Expressive language disorder means a child has difficulty conveying information in speech, writing, sign language or gestures. The child may not use correct grammar, may produce very short phrases and sentences, and may have a small vocabulary. A speech pathologist usually assesses and treats this impairment.
References taken from HERE.

Today Sarah had to look at pictures and fill in the blank. For example "the boy is running, the girl is _______." (sitting) Or "this boy runs, this ______ sits." (girl) She got the first few right but wasn't able to use the word in the proper context all the time. The third part was looking at pictures and reciting what the image was. We got through the first few ok but lost her on footprint, telescope and firefighter. The final section was for Sarah to recite what she heard said. She did well with three word phrases but once they became more complex, she lost interest, probably because it was too hard for her.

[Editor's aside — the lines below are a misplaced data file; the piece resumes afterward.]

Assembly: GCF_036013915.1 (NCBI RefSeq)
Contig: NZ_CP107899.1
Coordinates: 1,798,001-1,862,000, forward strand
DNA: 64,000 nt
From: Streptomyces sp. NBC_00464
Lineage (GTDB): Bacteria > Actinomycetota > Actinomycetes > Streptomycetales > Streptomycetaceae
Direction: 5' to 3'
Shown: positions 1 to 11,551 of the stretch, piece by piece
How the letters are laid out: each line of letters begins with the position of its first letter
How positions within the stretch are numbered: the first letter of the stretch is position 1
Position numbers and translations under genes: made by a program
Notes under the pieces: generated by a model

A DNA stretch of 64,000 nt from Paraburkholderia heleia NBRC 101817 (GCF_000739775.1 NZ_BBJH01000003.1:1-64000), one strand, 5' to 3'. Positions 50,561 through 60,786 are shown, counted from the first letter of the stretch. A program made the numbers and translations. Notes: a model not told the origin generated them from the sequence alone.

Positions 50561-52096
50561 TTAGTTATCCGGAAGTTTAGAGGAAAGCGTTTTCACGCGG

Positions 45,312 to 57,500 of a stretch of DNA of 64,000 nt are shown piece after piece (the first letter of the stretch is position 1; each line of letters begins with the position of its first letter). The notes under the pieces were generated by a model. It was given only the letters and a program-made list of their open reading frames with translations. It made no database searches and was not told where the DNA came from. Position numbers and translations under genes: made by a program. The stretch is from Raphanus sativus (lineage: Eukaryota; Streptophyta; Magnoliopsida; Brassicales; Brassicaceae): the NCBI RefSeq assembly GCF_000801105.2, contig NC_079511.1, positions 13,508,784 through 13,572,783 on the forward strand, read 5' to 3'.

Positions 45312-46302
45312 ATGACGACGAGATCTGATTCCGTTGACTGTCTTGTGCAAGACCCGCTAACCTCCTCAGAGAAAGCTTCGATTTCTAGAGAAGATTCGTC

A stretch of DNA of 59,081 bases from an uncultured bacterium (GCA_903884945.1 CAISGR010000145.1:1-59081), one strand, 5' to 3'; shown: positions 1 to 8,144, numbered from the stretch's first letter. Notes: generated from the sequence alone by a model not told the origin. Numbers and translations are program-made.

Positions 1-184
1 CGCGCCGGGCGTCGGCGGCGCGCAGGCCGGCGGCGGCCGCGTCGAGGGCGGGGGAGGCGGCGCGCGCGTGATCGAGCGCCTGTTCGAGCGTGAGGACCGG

Although I don't have the official results in my hand right now, the testing showed that both her receptive and expressive language skills are in the 0.1 percentile. That's a really low number. I didn't even know a scale went that low. In other terms, Sarah speaks like a young three year old. Kind of goes with the rest of her developmental stages.

I left the Health Unit with a very good idea of where Sarah is at and received some ideas on how to work on expanding her vocabulary. Although I knew her speech-abilities were not on par with her peers, it was slightly deflating. But, I do know that Sarah is still the same person she was yesterday and nothing will change that!

PS. If you found me through Ellen's Blogger Link Up, I'd love it if you'd follow my blog as well. I will do the same for you!

Sunday, July 21, 2013

Parks & Playgrounds